LONDON, SEPT. 14 -- Britain today became the first European country to commit substantial ground forces to the Persian Gulf, ordering an armored brigade of more than 6,000 troops and 120 tanks to Saudi Arabia in response to a U.S. plea for more military support from Western nations.
While it pales beside the massive U.S. military deployment in the region, the British commitment was considered a major step here, one that was hotly debated for several days by Britain's defense chiefs and by a special cabinet defense committee.
Some politicians reportedly would have preferred to send fewer troops, but they were overruled by the generals, who warned that dividing the brigade in half would have greatly lessened its effectiveness.
Prime Minister Margaret Thatcher also is said to have argued that a smaller force might have sent the wrong signal both to Washington, which welcomed the British move, and to Iraqi President Saddam Hussein. Thatcher was the only foreign leader singled out for praise as a dependable ally by President Bush in his speech this week to Congress.
No other European country has committed a large number of ground forces to the gulf, and U.S. Secretary of State James A. Baker III got a cold response earlier this week when he pleaded with NATO members in Brussels to send military and economic support to the region. Britain, which has more nationals in Kuwait and Iraq than any other Western state, has prided itself on being swift and steadfast in its support for Washington, and Thatcher has chided other European nations for their reluctance.
In announcing the move, Defense Secretary Tom King said the commitment would double the cost for British forces in the gulf to nearly $4 million per day, plus some $190 million in "start-up" expenditures. That was further bad economic news on a day when the government announced that inflation last month reached an annual rate of 10.6 percent -- the first time the rate had reached double digits since 1982 and another sign that Britain is slipping into a recession.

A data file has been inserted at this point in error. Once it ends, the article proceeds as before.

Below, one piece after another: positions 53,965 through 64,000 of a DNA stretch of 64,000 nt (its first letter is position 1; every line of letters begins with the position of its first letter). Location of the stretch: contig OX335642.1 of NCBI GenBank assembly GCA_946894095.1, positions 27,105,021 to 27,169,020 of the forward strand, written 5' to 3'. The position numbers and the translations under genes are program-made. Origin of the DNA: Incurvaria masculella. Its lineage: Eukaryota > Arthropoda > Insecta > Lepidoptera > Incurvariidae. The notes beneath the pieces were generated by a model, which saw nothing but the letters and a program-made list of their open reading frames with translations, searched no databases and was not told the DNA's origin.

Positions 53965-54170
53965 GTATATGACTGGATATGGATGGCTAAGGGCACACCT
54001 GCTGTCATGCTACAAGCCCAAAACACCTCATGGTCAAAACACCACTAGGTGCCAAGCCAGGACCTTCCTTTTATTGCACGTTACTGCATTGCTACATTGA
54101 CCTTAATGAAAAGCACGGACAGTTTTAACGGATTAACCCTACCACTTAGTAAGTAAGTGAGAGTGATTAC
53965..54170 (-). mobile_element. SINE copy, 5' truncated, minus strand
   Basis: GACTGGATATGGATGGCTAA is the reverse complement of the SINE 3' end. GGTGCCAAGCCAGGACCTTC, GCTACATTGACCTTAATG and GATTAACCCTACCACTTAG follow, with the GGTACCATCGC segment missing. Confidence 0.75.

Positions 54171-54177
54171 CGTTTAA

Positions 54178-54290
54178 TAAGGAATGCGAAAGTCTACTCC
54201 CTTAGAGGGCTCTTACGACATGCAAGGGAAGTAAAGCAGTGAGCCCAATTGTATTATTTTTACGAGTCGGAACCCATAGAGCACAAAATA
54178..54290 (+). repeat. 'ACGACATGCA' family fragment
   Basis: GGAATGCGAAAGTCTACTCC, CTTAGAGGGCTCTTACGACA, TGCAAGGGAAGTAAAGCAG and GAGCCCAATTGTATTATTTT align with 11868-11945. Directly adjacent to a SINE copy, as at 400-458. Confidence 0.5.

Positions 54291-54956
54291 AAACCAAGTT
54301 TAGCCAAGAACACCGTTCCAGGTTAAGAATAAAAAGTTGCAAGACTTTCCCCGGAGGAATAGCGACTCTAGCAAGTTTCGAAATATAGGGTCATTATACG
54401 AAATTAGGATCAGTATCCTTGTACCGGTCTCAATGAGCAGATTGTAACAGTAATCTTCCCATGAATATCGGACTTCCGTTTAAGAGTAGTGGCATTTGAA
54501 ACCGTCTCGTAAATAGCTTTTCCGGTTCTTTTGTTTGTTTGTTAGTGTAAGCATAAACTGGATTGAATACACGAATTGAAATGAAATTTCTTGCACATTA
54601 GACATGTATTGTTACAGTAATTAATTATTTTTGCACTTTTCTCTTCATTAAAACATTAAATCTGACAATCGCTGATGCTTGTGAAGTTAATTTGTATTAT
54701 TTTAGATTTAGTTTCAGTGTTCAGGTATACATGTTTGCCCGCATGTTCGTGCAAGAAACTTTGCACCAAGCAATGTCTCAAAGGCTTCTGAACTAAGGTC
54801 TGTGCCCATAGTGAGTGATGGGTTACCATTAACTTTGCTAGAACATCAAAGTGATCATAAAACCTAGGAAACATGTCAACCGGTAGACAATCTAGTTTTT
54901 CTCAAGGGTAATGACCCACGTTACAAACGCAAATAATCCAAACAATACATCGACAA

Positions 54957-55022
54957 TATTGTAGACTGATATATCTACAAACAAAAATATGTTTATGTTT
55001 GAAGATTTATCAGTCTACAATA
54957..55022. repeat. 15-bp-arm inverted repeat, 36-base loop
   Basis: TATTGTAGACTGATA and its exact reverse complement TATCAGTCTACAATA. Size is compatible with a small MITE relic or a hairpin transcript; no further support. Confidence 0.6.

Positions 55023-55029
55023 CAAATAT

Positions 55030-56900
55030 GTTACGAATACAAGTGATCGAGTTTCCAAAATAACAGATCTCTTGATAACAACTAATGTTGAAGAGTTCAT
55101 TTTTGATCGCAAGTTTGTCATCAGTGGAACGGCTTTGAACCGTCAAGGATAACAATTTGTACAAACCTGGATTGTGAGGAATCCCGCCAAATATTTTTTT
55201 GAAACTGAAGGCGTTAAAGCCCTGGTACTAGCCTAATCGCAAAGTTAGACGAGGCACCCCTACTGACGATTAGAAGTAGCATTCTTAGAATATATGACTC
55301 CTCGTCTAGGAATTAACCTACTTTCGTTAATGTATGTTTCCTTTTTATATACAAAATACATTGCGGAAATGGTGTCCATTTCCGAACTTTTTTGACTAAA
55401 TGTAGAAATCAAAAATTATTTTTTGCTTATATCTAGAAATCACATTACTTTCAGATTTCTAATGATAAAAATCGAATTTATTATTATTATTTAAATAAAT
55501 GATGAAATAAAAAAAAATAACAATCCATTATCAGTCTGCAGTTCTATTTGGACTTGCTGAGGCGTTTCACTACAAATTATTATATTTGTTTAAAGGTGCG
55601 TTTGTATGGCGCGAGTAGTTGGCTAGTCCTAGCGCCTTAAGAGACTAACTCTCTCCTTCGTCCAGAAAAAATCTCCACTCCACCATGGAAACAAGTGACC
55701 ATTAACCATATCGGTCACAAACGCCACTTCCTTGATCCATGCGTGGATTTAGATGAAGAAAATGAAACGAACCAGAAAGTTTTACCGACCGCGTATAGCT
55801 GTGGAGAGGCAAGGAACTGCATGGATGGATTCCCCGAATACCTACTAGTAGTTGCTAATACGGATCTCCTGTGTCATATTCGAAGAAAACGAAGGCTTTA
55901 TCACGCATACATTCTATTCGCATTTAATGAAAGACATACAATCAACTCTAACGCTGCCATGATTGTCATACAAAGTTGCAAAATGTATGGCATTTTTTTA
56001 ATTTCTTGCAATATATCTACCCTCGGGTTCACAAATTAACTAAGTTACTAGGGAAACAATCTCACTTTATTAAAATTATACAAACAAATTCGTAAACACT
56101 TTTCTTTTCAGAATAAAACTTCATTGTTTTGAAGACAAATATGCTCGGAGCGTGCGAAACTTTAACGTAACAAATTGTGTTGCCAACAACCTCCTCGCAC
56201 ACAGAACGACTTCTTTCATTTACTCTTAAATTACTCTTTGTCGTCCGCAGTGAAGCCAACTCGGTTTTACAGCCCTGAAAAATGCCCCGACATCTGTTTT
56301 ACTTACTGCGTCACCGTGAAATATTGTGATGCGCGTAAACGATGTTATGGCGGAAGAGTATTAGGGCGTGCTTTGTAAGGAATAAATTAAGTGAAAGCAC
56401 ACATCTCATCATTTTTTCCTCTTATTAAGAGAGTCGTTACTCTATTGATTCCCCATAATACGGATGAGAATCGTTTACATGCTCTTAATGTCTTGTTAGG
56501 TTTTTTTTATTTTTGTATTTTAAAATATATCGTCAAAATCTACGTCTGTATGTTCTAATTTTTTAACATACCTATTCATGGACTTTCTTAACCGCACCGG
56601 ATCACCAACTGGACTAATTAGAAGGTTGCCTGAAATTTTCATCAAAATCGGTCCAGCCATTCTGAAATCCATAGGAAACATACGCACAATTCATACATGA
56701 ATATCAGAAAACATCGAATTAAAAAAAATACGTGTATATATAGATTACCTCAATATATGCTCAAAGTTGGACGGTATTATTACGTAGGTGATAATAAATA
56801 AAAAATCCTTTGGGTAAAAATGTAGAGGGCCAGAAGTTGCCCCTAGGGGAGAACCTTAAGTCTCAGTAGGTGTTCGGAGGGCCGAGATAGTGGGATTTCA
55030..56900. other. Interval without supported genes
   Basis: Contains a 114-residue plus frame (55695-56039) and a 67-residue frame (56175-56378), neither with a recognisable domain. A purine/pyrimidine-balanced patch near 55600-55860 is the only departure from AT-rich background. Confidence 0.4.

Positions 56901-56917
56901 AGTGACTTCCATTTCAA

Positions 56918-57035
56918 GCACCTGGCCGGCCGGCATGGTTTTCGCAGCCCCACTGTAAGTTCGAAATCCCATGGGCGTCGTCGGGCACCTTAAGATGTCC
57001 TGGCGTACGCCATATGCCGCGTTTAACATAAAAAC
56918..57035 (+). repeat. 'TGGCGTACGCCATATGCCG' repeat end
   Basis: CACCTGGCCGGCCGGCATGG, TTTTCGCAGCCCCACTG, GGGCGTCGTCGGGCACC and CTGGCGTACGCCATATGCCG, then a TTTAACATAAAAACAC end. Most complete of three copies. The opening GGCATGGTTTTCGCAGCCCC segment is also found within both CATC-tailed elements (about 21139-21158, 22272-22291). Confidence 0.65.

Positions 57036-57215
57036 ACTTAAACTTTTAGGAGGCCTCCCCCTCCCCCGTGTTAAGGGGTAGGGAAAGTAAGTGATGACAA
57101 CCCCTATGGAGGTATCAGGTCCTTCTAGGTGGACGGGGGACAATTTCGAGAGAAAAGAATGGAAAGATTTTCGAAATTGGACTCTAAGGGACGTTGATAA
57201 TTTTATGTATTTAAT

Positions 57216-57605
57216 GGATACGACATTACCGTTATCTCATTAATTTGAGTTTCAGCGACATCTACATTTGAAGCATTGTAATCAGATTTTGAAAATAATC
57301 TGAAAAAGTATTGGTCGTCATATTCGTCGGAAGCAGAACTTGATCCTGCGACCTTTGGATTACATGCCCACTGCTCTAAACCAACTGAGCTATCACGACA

Opposition politicians, who are reluctant to be seen splitting the popular consensus on the gulf crisis, for the most part endorsed the troop deployment. "The political point is not to massage American public opinion but to reaffirm our resolve to see that the United Nations resolutions are carried out and the legitimate government of Kuwait is restored," said Menzies Campbell, defense spokesman for the minority Liberal Democrats.
But Tony Benn, a left-wing Labor Party member who has led the small but vocal opposition here to the gulf buildup, said the deployment increased Britain's chances of being dragged into a war.
"It strengthens the opinion that President Bush intends to have a war against Iraq and wants Britain politically involved," said Benn.
King told a press conference that Britain would send the Seventh Armored Brigade, which is known as the "Desert Rats" for its World War II exploits against German forces in North Africa. It contains two armored regiments with 120 Challenger tanks, an infantry battalion equipped with armored cars, an armored reconnaissance squadron and an artillery regiment. It also has an air defense battery with helicopters and anti-tank and anti-aircraft missiles.
The brigade will be dispatched from bases in West Germany and could take three weeks to arrive in the gulf, King said. He added that Britain also would send a squadron of Tornado GR1 ground attack aircraft and some Tornado F3 air defense fighters to supplement aircraft already deployed in the region.
The purpose of the new deployments, said King, was to protect Saudi Arabia and the gulf states and "to ensure that Saddam Hussein understands that while we seek the implementation of the United Nations resolutions by peaceful means, other options remain available and, one way or another, he will lose."
Opposition politicians made clear that their support for the government's handling of the gulf crisis would not spill over into other areas, especially the economy.